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Historic Unedited Photos They Don’t Want You To See
Publication: HistoricalHistory. Posted by
760a631d0dea2ae92cb6e9f7b157b927
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Entertainment
Historic Unedited Photos They Don’t Want You To See
Publication: Historical History.
Posted by
760a631d0dea2ae92cb6e9f7b157b927
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Bison Skulls

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Where:
Great Plains, USA
When:
1870
Summary:
Tens of millions of buffalo were hunted to near-extinction by American settlers in the nineteenth century.

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Bison Skulls



  Where:
Great Plains, USA

  When:
1870

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The United States wouldn’t be what it is today without the American Bison. While the country was expanding westward, this animal also known simply as the buffalo was instrumental in a lot of different developments. At one point, there were millions of buffalo that roamed the midwest in herds, though they could be found in just about every part of the country. In some of these Great Plains states where food was scarce, the buffalo was used in a variety of ways.Advertisements:


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It’s estimated that during the 1500s, there were nearly 30 million buffalo in North America. That number dwindled rapidly as westward expansion began, and by the end of the 19th century, there were fewer than 100 buffalo left. Outside of being a food source, though, what made the buffalo so attractive to settlers?

While food was indeed the main appeal for buffalo to be hunted, they were also skinned to be used in clothing (especially in the colder months) and their tongues were taken. Whatever was left of the buffalo was left to decay, and eventually nothing was left but bones. These bones would also prove to be valuable to many, as they could be used in fertilizer.

In the image that you see here, a man is standing atop a pile of buffalo skulls that was to be turned into fertilizer. While you might think that this photo was taken in one of the middle states such as South Dakota or Nebraska, this actually comes from suburban Detroit. The image was first taken in 1892, and was then archived in the Detroit Public Library. On the back of the photo, it reads “C.D. 1892 Glueworks, office foot of 1st St., works at Rougeville, Michigan.”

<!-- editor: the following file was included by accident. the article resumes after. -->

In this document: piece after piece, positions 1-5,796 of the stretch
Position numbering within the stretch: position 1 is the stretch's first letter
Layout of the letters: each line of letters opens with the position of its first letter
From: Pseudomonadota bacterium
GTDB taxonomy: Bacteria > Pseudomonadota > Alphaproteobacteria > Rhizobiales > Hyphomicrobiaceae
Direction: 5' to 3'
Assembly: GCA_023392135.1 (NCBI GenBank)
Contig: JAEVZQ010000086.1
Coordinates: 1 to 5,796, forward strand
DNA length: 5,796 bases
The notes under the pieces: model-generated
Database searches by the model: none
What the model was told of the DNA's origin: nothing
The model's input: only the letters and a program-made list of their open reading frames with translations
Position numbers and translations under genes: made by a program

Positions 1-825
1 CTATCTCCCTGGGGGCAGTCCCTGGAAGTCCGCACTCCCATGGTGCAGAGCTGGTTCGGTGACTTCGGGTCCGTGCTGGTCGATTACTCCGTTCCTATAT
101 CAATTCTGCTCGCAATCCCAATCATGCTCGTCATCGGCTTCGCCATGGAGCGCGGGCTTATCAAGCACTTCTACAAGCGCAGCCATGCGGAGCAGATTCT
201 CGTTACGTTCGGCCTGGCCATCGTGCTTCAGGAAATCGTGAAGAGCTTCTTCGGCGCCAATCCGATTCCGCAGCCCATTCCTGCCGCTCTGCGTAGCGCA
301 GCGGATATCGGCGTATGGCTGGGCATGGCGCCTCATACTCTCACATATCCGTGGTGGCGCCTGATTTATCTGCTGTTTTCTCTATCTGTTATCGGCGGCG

The theory is that this pile was used for fertilizer as many other similar companies were doing at the time, but buffalo skulls and bones were also used for refining sugar and making fine china. The United States Fish & Wildlife Service said that “Bison bones brought (anywhere) from $2.50 to $15.00 a ton. Based on the average price of $8 per ton they brought $2.5 million into Kansas alone between 1868 and 1881. Assuming that about 100 skeletons were required to make one ton of bones, this represented the remains of more than 31 million bison.”

It was a lucrative business for many to kill and collect bison, and it was also incredibly easy for hunters. Though they would travel in herds, a singular bison would tend to roam a bit when the herd had settled. When it did, hunters had no problems picking one of them off, and when they did, the rest of the bison would come over to the dead body to observe. A barrage of bullets would then rain down on the herd, taking out large amounts of them in the process.

Not only were settlers that were heading west hunting down the buffalo, but Native Americans were also learning how to hunt them themselves, causing a further increase in hunting and a decrease in the buffalo population. In 1872 alone, more than one million bison were killed and shipped off for profit, though there were some that saw the writing on the wall that this type of slaughtering of a species wasn’t sustainable.

That didn’t include President Ulysses S. Grant, however, who shot down a bill that would’ve protected the buffalo back in 1874. Even as Natives were losing land and food left and right, it would be years before any serious action was taken to preserve the buffalo population. In 1887, William Temple Hornaday said that the buffalo would be extinct at the beginning of the 20th century if hunting weren’t stopped, and his theory picked up steam thanks to President Theodore Roosevelt, who championed conservation more than any other American president in the country’s history.

Toward the end of the 19th century in South Dakota, small herds were being reintroduced into the wild to allow them repopulate. Over the course of just over 10 years, James Philip had been able to take a herd of five buffalo and turn it into more than 1,000. There would be others that introduced small herds back into the wild, and it helped to increase numbers dramatically in the 20th century.

Herds had become privately owned, and many of them still are today. Even though there were only around 500 left, the number has grown to an estimated half million in the United States these days, though only around 15,000 of them are considered to be wild and free. A 2014 treaty between Canadian First Nations and United States Tribes have helped these numbers jump up even further in recent years.

Though it’s unlikely that we’ll see the buffalo population as high as it once was due to human population growth and westward land expansion, it’s still a good sign that the population has increased dramatically in the last century. To think that photos such as the one here were commonplace just over 100 years ago is pretty surprising, and shows you just how fast society can change, especially when it comes to its main economic source.

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